Microphone 622 may include one or more microphone devices which transmit captured acoustic signals to processor 610 and memory 612. The acoustic signals may be processed to transmit over a network via antenna 616.

Speaker 624 may provide an audio output for mobile device 600. For example, a signal received at antenna 616 may be processed by a program stored in memory 612 and executed by processor 610. The output of the executed program may be provided to speaker 624 which provides audio. Additionally, processor 610 may generate an audio signal, for example an audible alert, and output the audible alert through speaker 624.

The mobile device system 600 as shown in FIG. 6 may include devices and components in addition to those illustrated in FIG. 6. For example, mobile device system 600 may include an additional network interface such as a universal serial bus (USB) port.

The components contained in the computer system 600 of FIG. 6 are those typically found in mobile device systems that may be suitable for use with embodiments of the present invention and are intended to represent a broad category of such mobile device components that are well known in the art. Thus, the computer system 600 of FIG. 6 can be a cellular phone, smart phone, hand held computing device, minicomputer, or any other computing device. The mobile device can also include different bus configurations, networked platforms, multi-processor platforms, etc. Various operating systems can be used including Unix, Linux, Windows, Macintosh OS, Google OS, Palm OS, and other suitable operating systems.

The foregoing detailed description of the technology herein has been presented for purposes of illustration and description. It is not intended to be exhaustive or to limit the technology to the precise form disclosed. Many modifications and variations are possible in light of the above teaching. The described embodiments were chosen in order to best explain the principles of the technology and its practical application to thereby enable others skilled in the art to best utilize the technology in various embodiments and with various modifications as are suited to the particular use contemplated. It is intended that the scope of the technology be defined by the claims appended hereto.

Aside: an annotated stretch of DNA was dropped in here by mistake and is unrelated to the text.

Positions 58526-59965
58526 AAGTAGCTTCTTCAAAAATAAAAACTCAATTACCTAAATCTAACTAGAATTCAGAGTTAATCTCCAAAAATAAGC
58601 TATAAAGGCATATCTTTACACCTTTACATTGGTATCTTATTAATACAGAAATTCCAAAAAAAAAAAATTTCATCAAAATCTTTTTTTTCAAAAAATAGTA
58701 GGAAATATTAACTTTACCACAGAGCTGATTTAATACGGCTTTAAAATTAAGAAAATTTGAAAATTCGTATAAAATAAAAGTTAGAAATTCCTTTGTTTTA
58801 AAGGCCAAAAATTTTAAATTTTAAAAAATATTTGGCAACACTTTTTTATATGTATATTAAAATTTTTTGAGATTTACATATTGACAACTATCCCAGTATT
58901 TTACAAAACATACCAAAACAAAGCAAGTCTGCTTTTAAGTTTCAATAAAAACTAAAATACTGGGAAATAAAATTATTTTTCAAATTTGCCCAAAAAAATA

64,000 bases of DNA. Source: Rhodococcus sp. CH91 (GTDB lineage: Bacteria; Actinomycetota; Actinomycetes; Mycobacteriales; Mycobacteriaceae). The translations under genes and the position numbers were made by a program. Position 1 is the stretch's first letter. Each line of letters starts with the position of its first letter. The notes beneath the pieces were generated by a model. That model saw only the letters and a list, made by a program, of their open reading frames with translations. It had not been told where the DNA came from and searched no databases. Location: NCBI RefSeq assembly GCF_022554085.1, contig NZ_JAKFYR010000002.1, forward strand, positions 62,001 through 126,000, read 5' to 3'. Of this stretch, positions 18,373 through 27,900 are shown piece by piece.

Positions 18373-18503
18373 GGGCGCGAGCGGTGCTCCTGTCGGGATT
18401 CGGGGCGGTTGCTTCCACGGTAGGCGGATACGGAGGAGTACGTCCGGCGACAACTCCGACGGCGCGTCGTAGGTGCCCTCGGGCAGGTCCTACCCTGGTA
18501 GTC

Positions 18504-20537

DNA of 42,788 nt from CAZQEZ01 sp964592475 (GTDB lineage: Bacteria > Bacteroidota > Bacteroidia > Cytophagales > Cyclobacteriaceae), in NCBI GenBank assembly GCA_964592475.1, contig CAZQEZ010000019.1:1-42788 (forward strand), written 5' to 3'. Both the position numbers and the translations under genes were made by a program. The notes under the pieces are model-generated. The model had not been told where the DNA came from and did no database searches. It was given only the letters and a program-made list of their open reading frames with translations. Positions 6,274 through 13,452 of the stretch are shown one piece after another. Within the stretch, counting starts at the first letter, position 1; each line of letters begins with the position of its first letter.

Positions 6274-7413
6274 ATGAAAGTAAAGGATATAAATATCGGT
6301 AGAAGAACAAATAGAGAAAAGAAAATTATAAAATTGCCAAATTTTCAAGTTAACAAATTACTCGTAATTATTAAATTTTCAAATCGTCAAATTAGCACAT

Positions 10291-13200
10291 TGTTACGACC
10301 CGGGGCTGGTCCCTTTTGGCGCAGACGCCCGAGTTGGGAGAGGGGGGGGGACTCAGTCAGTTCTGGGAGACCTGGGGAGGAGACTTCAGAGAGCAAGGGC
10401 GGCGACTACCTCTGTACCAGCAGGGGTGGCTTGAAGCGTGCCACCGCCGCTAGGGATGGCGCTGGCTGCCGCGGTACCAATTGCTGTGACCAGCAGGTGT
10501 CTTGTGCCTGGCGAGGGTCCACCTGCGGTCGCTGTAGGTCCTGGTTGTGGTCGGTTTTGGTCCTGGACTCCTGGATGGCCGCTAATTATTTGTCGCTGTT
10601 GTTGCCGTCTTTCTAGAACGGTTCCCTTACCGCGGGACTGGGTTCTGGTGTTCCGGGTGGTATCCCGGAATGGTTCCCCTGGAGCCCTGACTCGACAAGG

Claims (30)

What is claimed is:
1. A method for monitoring a distributed business transaction over a distributed system of nodes, the method comprising:
receiving, by a controller on a server, performance data associated with the nodes that process a distributed business transaction, the performance data received from the agents installed at the nodes;
detecting, by the controller, a performance issue with one of the nodes based on the received performance data;
selecting one or more of the nodes other than the node associated with the detected performance issue, the one or more of the other nodes associated with a cause of the detected performance issue and the selecting being based on a parameter associated with the node associated with the detected performance issue; and
applying a corrective action to the selected one or more of the nodes other than the node associated with the detected performance issue to address the cause of the detected performance issue; and
monitoring the node associated with the detected performance issue to determine whether subsequent performance data received for the node associated with the detected performance issue improve after the corrective action is applied to the selected one or more of the nodes other than the node associated with the detected performance issue.
2. The method of claim 1, wherein detecting the performance issue includes comparing the received performance data against one or more health rules.
3. The method of claim 2, including determining the corrective action to apply based on a violation of the one or more of the health rules.
4. The method of claim 1, wherein the corrective action is applied to the one or more of the nodes other than the node associated with the detected performance issue to address a performance issue associated with a request initiated by the node associated with the detected performance issue, wherein the performance issue associated with the request is caused by a lack of resources at the one or more of the nodes other than the node associated with the detected performance issue.